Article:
European Integration

Disinformation about EU Membership Allegedly Leading to Economic Collapse in Bulgaria and Romania

21 May, 2018

On April 27, an online portal Georgia and the World released an interview with Hamlet Chipashvili, a political analyst, in which the respondent talks about employment and economic problems and links that to the EU integration process and visa liberalisation. Chipashvili brings an example of Bulgaria and Romania, claiming that after joining the European Union the two countries’ expectation for better economic situation was not justified, as the enterprises and factories were shut down and the rates of unemployment reached an alarming level. The political analyst also noted that the same will happen in Georgia, especially in the spheres of wine-making and viticulture.

Chipashvili’s claims that the EU membership has led to economic collapse in Bulgaria and Romania are false. These countries joined the European Union in 2007; as a result, their GDP, export, average annual wages, as well as a share of products created in their economies by industrial sector increased. In addition, European countries account for 84% and 78% of Romanian and Bulgarian exports, respectively.

Real Facts

Fact No.1: In 2006, before joining the European Union, Bulgaria’s GDP was estimated at USD 34.4 billion; in 2016, this figure increased to USD 52.4 billion. In 2006, the GDP per capita was equal to USD 6 107.71 and in 2016 it increased to USD 7 926.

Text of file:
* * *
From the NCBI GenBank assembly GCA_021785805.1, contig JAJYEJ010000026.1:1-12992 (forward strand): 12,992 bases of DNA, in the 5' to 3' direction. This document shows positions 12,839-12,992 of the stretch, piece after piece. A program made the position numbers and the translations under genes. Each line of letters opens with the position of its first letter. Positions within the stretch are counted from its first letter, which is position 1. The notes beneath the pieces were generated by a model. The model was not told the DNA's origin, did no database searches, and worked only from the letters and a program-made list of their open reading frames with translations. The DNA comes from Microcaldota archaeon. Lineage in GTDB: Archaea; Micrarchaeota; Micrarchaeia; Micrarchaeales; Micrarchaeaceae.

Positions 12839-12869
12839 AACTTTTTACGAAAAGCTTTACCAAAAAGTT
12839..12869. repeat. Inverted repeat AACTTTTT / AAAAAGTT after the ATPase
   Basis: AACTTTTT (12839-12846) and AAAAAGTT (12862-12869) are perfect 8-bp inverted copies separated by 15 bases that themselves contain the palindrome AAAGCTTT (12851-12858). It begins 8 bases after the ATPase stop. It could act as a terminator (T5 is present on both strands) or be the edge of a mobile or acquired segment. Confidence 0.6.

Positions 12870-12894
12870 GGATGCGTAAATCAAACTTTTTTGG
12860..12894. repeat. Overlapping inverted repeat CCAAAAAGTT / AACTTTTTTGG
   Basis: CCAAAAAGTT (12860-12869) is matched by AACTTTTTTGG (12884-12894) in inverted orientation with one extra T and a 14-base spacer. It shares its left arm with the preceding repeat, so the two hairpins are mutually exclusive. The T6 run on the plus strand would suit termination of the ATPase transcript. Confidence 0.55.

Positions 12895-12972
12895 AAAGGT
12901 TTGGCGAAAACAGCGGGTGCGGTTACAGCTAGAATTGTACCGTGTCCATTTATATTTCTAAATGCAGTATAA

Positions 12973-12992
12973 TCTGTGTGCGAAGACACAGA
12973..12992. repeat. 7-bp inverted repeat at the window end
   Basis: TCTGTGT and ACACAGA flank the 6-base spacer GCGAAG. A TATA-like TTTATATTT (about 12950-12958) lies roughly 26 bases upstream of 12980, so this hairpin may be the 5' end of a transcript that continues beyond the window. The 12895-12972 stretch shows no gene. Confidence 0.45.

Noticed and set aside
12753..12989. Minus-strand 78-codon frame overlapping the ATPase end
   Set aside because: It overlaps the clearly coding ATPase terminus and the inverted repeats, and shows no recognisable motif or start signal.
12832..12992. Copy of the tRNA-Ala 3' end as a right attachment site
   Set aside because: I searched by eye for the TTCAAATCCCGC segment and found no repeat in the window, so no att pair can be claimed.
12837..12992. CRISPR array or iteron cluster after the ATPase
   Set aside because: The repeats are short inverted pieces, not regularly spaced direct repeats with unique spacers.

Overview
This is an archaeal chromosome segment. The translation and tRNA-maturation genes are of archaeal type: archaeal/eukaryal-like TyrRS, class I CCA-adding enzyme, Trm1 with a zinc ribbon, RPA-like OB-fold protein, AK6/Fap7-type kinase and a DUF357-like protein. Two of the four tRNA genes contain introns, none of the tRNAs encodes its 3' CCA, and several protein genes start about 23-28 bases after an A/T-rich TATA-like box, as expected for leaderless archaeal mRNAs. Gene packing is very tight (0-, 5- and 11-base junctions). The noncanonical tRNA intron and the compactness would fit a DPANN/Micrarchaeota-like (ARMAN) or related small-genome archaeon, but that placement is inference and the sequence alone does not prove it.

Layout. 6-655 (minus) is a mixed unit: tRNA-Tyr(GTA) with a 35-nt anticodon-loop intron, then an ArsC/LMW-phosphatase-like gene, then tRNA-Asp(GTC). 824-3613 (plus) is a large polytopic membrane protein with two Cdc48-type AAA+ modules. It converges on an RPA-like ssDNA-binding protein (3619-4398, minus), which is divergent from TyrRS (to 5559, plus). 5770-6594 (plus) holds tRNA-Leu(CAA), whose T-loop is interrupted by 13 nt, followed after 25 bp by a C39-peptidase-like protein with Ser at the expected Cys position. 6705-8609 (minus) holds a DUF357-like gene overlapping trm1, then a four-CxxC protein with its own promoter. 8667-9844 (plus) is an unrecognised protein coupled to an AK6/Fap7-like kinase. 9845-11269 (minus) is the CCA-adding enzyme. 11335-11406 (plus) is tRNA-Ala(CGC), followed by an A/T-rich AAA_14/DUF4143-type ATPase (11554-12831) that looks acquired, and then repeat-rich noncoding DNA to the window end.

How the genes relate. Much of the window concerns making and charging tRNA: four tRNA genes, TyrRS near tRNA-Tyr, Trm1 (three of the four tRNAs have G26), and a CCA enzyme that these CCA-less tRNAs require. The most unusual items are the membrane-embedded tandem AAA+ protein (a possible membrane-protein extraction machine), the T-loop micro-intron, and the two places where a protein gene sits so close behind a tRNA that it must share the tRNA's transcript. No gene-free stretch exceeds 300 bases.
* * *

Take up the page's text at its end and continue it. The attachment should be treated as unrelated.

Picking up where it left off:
Chart 1. Bulgaria GDP before joining the European Union (1998 – 2006)

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Chart 2. Bulgaria GDP after joining the European Union (2007 – 2016)

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Source: Tradingeconomics.com, the World Bank

Fact No.2: In 2006, before joining the European Union, Romania’s GDP was estimated at USD 123.53 billion; in 2016, this figure increased to USD 186.69 billion. In 2006, the GDP per capita was equal to USD 7 418.42 and in 2016 it increased to USD 10080.97.

Chart 3. Romania GDP before joining the European Union (1998 – 2006)

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Chart 4. Romania GDP after joining the European Union (2007 – 2016) "

Source: Tradingeconomics.com, the World Bank

No.3: From 2006 to 2018, Bulgarian and Romanian exports increased by 122% and 142%, respectively. European countries account for 84% and 78% of Romanian and Bulgarian exports, respectively.

Bulgaria

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Romania

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Source: UN COMTRADE Database

Fact No 4: GDP created by industrial sector is steadily increasing in both Bulgaria and Romania in 2007-2018.

In Bulgaria, the figures of the first months are almost twice more compared to the first months after joining the European Union (see charts 5 and 6). In Romania, the GDP created by an industrial sector is by 27% more compared to the figures of early 2007.

Chart 5. Products manufactured in Bulgaria by industrial sector, 2007-2018 "